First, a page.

October 6, 2006

Hydrogen as a Fuel

Much research & hype about fuel cell-driven cars hitting the market soon but critics argue that powering vehicles with hydrogen fuel cells is both inefficient and expensive despite what the US Dept. of Energy has proclaimed:
'This emerging technology can significantly reduce energy use and harmful emissions, as well as our dependence on foreign oil.'
So, people argue that GM's billion-dollar bet is a bad strategy for the beleagured company. You ask why? Well...because:

Hydrogen fuel must be extracted from fossil fuels or water--both energy-consuming processes. Once produced, the gas must be compressed or liquefied for distribution, and this process and the distribution itself take yet more energy. By the time the hydrogen has been delivered to the fuel cell for conversion to electricity, then, a significant amount of energy has been lost to these processes.

"Along the way, you've thrown away nearly three-quarters of the electricity. No one in their right mind would do that--if your alternative is to just string a power line from zero-carbon electricity and charge a battery onboard a car," says Joseph Romm, executive director of the Center for Energy and Climate Solutions, and formerly in charge of energy efficiency and renewable energy at the U.S. Department of Energy.

Romm says a more promising alternative to internal-combustion engines are plug-in hybrids, which combine an electric motor powered by batteries with a conventional gasoline- or diesel-powered engine, but rely on the electric motor far more than today's hybrids. Plug-in hybrids, which are being developed by Toyota, with conversion kits for ordinary hybrids already available through several companies, would not eliminate the use of gas, but they would cut down on it significantly. In one type of plug-in hybrid, electricity from the grid can provide enough power for an average commute, at a fraction of the cost of gasoline.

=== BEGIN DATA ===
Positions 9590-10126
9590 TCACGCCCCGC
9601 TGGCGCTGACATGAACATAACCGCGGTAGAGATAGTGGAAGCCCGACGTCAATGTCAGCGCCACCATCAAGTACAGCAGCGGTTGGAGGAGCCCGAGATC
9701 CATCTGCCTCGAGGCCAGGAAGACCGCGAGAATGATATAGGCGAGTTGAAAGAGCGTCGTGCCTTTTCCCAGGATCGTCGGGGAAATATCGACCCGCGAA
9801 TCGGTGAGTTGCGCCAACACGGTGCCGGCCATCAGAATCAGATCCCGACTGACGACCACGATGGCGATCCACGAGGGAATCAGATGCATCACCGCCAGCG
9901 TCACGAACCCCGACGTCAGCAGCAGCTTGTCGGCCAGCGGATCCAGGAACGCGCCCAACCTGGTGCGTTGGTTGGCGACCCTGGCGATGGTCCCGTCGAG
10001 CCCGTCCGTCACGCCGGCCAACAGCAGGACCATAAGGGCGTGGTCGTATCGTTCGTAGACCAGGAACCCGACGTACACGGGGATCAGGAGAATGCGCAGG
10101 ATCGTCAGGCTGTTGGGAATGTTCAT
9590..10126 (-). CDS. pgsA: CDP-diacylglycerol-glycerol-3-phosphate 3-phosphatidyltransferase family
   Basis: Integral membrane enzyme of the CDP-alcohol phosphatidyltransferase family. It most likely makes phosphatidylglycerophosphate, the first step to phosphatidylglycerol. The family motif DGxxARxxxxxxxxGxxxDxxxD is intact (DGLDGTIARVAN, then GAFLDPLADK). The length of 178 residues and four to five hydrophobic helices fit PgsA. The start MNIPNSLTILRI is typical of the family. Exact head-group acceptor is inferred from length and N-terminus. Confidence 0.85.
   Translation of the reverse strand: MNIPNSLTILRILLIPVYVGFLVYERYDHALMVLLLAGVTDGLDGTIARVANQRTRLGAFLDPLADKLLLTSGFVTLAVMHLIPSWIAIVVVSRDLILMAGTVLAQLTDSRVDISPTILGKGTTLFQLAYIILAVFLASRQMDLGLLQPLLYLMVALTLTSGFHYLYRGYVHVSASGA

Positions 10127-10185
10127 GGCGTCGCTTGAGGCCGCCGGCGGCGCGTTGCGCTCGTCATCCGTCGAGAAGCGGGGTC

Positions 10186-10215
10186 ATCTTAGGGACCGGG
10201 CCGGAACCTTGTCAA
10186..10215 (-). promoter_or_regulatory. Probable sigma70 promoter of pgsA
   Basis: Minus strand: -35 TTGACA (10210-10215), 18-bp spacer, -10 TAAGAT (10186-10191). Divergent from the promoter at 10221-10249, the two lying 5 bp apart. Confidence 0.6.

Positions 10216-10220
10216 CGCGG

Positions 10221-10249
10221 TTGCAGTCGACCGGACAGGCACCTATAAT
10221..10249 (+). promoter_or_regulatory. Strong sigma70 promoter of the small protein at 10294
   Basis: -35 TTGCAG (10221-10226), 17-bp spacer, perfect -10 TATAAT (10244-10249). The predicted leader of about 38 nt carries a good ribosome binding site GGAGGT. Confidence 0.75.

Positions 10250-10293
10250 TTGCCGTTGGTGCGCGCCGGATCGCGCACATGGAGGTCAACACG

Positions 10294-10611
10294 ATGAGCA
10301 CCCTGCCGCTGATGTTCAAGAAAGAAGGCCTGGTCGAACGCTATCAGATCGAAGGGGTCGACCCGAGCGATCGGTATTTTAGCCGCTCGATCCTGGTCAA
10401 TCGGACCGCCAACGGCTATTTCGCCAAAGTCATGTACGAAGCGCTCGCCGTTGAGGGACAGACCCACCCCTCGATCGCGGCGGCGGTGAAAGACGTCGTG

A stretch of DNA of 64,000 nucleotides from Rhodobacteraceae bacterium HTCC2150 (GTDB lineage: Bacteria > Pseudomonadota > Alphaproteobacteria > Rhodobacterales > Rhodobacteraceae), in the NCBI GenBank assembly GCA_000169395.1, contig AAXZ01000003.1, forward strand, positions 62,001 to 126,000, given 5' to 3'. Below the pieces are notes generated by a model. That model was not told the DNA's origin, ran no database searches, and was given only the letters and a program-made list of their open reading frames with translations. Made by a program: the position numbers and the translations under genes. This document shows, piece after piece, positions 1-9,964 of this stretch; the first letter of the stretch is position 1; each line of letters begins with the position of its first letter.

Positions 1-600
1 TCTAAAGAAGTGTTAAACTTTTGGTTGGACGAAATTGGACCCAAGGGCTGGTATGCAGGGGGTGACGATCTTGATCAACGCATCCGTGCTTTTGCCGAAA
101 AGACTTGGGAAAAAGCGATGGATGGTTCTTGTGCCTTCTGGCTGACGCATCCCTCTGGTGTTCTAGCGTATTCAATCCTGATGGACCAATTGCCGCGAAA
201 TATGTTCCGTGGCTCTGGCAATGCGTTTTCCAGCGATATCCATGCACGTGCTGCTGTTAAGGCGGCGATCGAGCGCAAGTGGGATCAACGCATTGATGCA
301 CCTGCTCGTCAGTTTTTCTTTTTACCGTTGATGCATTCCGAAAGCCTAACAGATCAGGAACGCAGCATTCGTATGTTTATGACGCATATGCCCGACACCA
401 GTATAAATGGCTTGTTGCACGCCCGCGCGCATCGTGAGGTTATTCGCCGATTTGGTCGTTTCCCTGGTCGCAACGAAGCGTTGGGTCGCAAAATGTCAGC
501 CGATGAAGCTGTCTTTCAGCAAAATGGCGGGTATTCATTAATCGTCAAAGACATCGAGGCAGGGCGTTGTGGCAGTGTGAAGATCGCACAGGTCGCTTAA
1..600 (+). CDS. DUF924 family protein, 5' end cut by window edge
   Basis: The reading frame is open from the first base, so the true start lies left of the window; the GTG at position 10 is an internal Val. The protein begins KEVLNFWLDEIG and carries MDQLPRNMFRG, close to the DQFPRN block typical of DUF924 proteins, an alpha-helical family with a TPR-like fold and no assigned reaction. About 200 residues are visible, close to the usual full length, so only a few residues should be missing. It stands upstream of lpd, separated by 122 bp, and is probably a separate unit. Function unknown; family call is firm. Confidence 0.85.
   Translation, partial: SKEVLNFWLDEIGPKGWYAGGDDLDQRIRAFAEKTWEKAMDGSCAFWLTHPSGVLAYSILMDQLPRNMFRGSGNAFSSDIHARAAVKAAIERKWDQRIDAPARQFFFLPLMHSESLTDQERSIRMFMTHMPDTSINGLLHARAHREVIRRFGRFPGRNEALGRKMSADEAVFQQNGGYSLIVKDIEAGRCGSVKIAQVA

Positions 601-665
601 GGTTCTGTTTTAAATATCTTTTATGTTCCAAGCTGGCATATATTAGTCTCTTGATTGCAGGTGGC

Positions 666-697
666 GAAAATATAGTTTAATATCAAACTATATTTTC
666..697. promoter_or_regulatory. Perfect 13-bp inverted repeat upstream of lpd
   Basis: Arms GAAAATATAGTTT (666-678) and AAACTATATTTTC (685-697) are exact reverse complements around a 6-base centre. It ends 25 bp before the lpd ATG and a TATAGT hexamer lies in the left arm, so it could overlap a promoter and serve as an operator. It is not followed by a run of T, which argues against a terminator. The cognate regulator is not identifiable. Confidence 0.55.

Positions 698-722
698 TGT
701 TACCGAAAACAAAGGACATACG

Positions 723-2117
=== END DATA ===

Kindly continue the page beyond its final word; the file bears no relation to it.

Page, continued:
Charging a battery in a plug-in hybrid would be around three to four times more energy efficient than going through the intermediate steps required to make hydrogen fuel from water, using a process called electrolysis, according to Ulf Bossel, organizer of the European Fuel Cell Forum, which supports fuel cells for electrical utilities.

There is more...read it at the article.

Also read:

News from 2003: Research, from the Massachusetts Institute of Technology (MIT), US, says that diesel and petrol hybrid vehicles will still be the best option at this point, despite the prospect of "aggressive research" on hydrogen fuel. The report undermines the prospects of early success for President George W Bush's recently announced $1.2bn drive to develop commercially viable fuel cell "freedom cars" by 2020.

Hydrogen's Dirty Secret and this quick enumeration of the negatives of fuel cells from Hybrid Car supporters - though there apparently are a few happy customers and many supporters* of fuel-cell technology too. What was that they said about ignorance being bliss?

The Bumpy Road to Hydrogen - a paper by Daniel Sperling and Joan Ogden, Institute of Transportation Studies, University of California, Davis. Presented at World Hydrogen Energy Conference, Lyon, France, June 15, 2006. The accompanying presentation can also be found online (pdf).

Learn about how Fuel cells work (including an animated video)and here's a riposte to some of the questions you've been hearing and reading about hydrogen and fuel cells.

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